Whether you’ve got your summer holidays already booked or you’re planning to get away over the Whit weekend, if you’re taking the car anywhere you should think about your lights and remember to take spare lamps with you. There are several good reasons for this. Some countries, such as France, Canada, Croatia and the Czech Republic, actually require you to carry spare lamps with you by law. But even without the force of law, carrying spare lamps is a really good idea. After all, even the best automotive lamps occasionally fail. And it’s more difficult than ever before to find the right spare lamps.
Over the past few years car manufacturers have been producing a whole series of new lamps. There are now about ten different lamps just for headlights. And it’s not uncommon for the high-beam lamps to be different from the dipped-beam lamps. What’s more, H 8, H 9 and H 11 lamps look very similar from the outside and are even similar to ones labeled HB 3 and HB 4. Under no circumstances may these be replaced with the widely available H 3 and H 4 halogen lamps. In many countries you need to drive on dipped beam even during the day, so you should also think about your DRL lamps, particularly if your car is not already equipped with LED technology.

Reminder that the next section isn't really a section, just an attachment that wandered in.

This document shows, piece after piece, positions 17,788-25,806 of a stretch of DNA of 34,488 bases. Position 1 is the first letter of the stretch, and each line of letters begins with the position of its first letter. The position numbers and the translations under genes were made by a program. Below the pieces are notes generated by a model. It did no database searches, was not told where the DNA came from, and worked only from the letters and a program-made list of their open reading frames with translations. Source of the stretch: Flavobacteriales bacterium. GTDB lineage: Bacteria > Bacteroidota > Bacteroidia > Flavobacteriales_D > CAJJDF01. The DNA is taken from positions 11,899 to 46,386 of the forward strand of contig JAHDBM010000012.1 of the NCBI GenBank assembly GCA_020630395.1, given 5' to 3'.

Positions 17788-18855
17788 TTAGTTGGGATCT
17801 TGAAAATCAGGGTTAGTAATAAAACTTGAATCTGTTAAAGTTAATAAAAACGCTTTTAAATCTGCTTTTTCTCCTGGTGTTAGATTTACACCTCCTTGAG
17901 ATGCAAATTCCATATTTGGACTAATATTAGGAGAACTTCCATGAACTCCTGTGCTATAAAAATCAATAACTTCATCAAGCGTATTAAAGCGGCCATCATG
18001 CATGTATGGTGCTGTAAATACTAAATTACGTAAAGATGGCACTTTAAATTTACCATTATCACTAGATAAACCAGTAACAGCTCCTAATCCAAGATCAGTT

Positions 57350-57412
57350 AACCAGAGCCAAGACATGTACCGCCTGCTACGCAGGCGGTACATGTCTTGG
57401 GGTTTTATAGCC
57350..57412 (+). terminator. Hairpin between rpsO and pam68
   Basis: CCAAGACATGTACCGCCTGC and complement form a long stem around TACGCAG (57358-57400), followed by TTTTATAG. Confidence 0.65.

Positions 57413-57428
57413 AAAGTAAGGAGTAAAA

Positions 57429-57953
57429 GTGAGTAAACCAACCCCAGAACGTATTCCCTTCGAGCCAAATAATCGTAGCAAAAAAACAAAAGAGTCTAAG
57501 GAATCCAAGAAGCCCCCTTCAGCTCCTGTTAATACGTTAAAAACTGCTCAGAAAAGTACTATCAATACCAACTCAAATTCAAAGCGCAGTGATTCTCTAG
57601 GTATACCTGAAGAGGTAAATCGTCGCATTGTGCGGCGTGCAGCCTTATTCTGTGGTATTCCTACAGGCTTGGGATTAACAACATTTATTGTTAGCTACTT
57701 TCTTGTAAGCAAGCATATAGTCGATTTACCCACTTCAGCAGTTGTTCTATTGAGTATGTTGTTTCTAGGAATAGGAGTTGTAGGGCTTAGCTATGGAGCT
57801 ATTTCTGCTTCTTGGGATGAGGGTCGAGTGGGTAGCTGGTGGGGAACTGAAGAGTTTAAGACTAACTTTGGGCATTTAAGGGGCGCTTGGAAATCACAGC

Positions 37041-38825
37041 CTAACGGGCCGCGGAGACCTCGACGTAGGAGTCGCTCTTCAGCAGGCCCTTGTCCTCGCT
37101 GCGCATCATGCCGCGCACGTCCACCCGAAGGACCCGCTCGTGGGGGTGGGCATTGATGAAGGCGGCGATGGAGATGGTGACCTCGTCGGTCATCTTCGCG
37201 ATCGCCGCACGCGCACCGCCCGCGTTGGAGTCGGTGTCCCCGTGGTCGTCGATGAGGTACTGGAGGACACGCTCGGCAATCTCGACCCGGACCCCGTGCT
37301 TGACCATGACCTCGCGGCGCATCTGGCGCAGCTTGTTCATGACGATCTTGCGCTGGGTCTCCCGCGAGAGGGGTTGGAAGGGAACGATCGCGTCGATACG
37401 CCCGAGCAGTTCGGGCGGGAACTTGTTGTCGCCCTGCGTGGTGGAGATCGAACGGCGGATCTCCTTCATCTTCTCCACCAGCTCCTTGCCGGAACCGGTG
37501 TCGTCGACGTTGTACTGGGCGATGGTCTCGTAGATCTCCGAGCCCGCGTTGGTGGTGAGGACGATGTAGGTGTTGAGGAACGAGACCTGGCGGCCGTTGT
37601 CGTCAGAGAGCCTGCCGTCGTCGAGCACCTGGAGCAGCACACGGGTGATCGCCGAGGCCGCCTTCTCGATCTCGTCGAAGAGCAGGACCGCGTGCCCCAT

There are also far more versions for turn indicators than even a few years ago, including halogen lamps such as the H21W and the 24 W series with plastic bases. These types are often so exotic that they are omitted even from spare lamp kits. You are basically forced to buy them as a spare part from a workshop, ideally one in your own country. These special lamps are often really difficult to track down at filling stations and accessory shops, particularly abroad. And if you do happen to find one, the likelihood is that they will not be of the same high quality as you would expect from Osram products. Some people don’t bother to take spare lamps with them because they cannot change the lamps themselves or simply don’t want to. With spare lamps on board you can always find someone to help you, either a knight in shining armor or a regular workshop, and you don’t have to worry about finding the right lamp.
If you want to play it really safe, you can also carry a spare set of fuses. These also come in lots of different versions, and most cars have quite a few of them. The manual will tell you the ones you need. This OSRAM site will help you with the necessary lamps. The lamp types relate to Europe and countries that have similar regulations. Different designations and versions are used in North America. They have the same problem of a large number of different types, though.